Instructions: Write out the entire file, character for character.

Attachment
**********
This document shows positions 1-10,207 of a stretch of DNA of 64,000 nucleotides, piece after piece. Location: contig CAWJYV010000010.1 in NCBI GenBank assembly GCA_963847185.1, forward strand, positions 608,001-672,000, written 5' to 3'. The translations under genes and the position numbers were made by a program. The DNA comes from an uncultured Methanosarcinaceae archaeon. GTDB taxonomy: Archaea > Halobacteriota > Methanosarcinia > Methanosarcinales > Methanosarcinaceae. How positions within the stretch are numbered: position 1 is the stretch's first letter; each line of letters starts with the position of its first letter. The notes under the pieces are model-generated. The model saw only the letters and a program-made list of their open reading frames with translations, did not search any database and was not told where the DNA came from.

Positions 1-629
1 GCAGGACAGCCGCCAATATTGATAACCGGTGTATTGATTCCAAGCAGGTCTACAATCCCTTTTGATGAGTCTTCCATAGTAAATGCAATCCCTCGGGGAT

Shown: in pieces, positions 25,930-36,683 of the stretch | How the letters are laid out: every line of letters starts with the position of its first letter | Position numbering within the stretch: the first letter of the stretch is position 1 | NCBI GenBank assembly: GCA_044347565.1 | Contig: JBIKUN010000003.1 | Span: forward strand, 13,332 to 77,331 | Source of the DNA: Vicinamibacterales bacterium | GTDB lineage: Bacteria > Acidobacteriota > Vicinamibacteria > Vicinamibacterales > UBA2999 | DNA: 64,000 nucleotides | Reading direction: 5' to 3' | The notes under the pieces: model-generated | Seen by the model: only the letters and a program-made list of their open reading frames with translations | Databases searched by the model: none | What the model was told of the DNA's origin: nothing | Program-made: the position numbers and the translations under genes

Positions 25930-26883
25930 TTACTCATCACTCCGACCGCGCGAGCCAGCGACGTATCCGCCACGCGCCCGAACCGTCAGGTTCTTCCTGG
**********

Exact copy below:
This document shows positions 1-10,207 of a stretch of DNA of 64,000 nucleotides, piece after piece. Location: contig CAWJYV010000010.1 in NCBI GenBank assembly GCA_963847185.1, forward strand, positions 608,001-672,000, written 5' to 3'. The translations under genes and the position numbers were made by a program. The DNA comes from an uncultured Methanosarcinaceae archaeon. GTDB taxonomy: Archaea > Halobacteriota > Methanosarcinia > Methanosarcinales > Methanosarcinaceae. How positions within the stretch are numbered: position 1 is the stretch's first letter; each line of letters starts with the position of its first letter. The notes under the pieces are model-generated. The model saw only the letters and a program-made list of their open reading frames with translations, did not search any database and was not told where the DNA came from.

Positions 1-629
1 GCAGGACAGCCGCCAATATTGATAACCGGTGTATTGATTCCAAGCAGGTCTACAATCCCTTTTGATGAGTCTTCCATAGTAAATGCAATCCCTCGGGGAT

Shown: in pieces, positions 25,930-36,683 of the stretch | How the letters are laid out: every line of letters starts with the position of its first letter | Position numbering within the stretch: the first letter of the stretch is position 1 | NCBI GenBank assembly: GCA_044347565.1 | Contig: JBIKUN010000003.1 | Span: forward strand, 13,332 to 77,331 | Source of the DNA: Vicinamibacterales bacterium | GTDB lineage: Bacteria > Acidobacteriota > Vicinamibacteria > Vicinamibacterales > UBA2999 | DNA: 64,000 nucleotides | Reading direction: 5' to 3' | The notes under the pieces: model-generated | Seen by the model: only the letters and a program-made list of their open reading frames with translations | Databases searched by the model: none | What the model was told of the DNA's origin: nothing | Program-made: the position numbers and the translations under genes

Positions 25930-26883
25930 TTACTCATCACTCCGACCGCGCGAGCCAGCGACGTATCCGCCACGCGCCCGAACCGTCAGGTTCTTCCTGG